Also on tap will be a farmer’s market, a “drumming circle” in the USU and instruction in meditation and yoga.
Compliment urges those interested in attending the fair, as well as all students, to visit the CAPS Web site with its online screening for such issues as depression, anxiety, eating disorders, alcohol abuse, bipolar disorders and post-traumatic stress. The link is titled “How Are You Doing? No…Really.”
Project OCEAN is a collaborative effort and not a product of CAPS alone, explained O’Keefe. “We cooperate with Disabled Student Services and the Student Health Services. We target high-risk campus populations such as first-generation students or those with especially high-pressure majors as well as students who arrived on campus with mental health issues already. Our services are for everybody and our outreach is for everybody. If we could get every student on campus to come to one of Project OCEAN’s events, I feel it would have a domino effect with better retention and life success. Students will thrive rather than just survive”.
Compliment believes a big sign that Live Your Life Day has made a difference will be if students contact CAPS and other resource tables at the fair. “I think it will be a success if I see students talking with the fair’s representatives,” he said. “If even a few students begin to understand that mental health is a topic that can be discussed in public, this day will be a success.”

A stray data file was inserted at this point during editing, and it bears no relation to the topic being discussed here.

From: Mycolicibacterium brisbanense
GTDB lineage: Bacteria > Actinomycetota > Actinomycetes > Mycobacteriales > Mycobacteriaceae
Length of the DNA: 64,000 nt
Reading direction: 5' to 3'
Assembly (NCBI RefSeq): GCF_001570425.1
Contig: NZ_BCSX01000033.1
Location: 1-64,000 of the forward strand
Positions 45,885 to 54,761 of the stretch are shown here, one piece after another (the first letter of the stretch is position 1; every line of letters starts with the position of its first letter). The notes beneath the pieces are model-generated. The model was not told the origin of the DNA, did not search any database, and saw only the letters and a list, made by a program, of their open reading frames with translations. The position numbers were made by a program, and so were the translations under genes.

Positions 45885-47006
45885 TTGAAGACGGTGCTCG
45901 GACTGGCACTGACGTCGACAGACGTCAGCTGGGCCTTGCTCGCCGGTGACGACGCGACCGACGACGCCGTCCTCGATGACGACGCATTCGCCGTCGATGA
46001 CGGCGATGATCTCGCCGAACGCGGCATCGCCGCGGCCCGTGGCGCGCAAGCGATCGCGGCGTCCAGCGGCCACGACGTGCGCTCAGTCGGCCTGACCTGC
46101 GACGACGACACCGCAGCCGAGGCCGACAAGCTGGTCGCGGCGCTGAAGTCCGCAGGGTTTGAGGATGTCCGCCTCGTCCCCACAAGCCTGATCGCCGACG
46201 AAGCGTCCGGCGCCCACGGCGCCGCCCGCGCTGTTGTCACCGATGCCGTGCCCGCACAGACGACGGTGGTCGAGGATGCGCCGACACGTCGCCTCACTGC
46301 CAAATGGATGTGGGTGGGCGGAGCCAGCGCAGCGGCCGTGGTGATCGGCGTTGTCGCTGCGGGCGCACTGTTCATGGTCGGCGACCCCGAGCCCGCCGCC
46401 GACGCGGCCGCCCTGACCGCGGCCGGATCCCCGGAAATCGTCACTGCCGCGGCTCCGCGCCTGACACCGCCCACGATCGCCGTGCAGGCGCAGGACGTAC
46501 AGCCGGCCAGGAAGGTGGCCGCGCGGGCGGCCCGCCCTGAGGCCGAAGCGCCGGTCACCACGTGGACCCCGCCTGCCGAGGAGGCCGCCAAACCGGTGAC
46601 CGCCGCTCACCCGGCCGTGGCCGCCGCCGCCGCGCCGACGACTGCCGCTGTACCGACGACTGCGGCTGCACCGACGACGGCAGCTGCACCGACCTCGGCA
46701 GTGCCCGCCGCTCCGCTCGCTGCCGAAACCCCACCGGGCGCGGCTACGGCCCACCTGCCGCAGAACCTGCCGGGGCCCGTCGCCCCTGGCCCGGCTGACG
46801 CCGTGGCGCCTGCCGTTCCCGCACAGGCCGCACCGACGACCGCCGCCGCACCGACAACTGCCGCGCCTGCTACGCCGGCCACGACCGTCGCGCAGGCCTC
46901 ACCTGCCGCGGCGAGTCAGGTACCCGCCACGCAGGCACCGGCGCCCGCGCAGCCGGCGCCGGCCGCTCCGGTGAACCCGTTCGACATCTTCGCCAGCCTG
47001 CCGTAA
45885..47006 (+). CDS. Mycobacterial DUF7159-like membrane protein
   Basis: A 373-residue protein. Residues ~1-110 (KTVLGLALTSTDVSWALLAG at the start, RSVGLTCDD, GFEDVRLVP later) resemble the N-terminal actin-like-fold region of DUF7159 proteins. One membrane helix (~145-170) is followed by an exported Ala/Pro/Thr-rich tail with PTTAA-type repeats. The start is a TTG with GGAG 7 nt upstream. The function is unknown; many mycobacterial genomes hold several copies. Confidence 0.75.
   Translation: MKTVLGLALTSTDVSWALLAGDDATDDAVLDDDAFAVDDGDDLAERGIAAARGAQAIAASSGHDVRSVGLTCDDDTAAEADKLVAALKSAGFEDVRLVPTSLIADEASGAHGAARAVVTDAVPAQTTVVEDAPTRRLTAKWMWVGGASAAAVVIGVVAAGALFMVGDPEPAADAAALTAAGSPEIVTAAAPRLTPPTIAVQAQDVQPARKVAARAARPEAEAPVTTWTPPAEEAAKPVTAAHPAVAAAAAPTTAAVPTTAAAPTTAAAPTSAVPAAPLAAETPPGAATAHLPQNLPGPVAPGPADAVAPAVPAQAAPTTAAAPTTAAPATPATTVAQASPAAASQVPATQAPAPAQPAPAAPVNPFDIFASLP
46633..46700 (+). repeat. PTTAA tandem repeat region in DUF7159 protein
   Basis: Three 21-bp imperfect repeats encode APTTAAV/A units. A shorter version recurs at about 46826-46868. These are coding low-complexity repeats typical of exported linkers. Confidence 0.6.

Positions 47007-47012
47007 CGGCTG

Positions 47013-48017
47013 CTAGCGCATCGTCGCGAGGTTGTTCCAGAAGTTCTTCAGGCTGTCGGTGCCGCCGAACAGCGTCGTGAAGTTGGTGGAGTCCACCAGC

O’Keefe agrees. “Can we get students to stop at a table? Students are often reticent about stopping at the CAPS table because they feel people will think there is something ‘wrong’ with them if they do,” she said. “Our goal is to get students actively involved in the fair. Mental health is not about ‘going crazy.’ It is about being able to live your life to its fullest.”
Compliment and O’Keefe encourage potential participants to make a date with Live Your Life Day. “The simple fact of talking to somebody outside yourself can be helpful in terms of life issues,” said Compliment. “It is very important to express yourself to others through making direct contact. It is the goal of Live Your Life Day for people to learn it’s OK to talk with somebody else about mental health.”
Mental health is a day-to-day affair that can be helped by Life Your Life Day, O’Keefe believes. “We all exist in a spectrum of mental health that fluctuates,” she said. “Part of the day’s purpose is to explain how to deal with those daily fluctuations. It’s about coping and resilience, about learning to get the most out of every day. If students come to see us at CAPS, so much the better. But that’s not necessarily a mark of success for this office. We’d be just as happy if, as a result of Live Your Life Day, if students reach out to a parent, a member of the clergy, a trusted mentor, a faculty member or even a friend. Students will find lots of friends at Live Your Life Day.”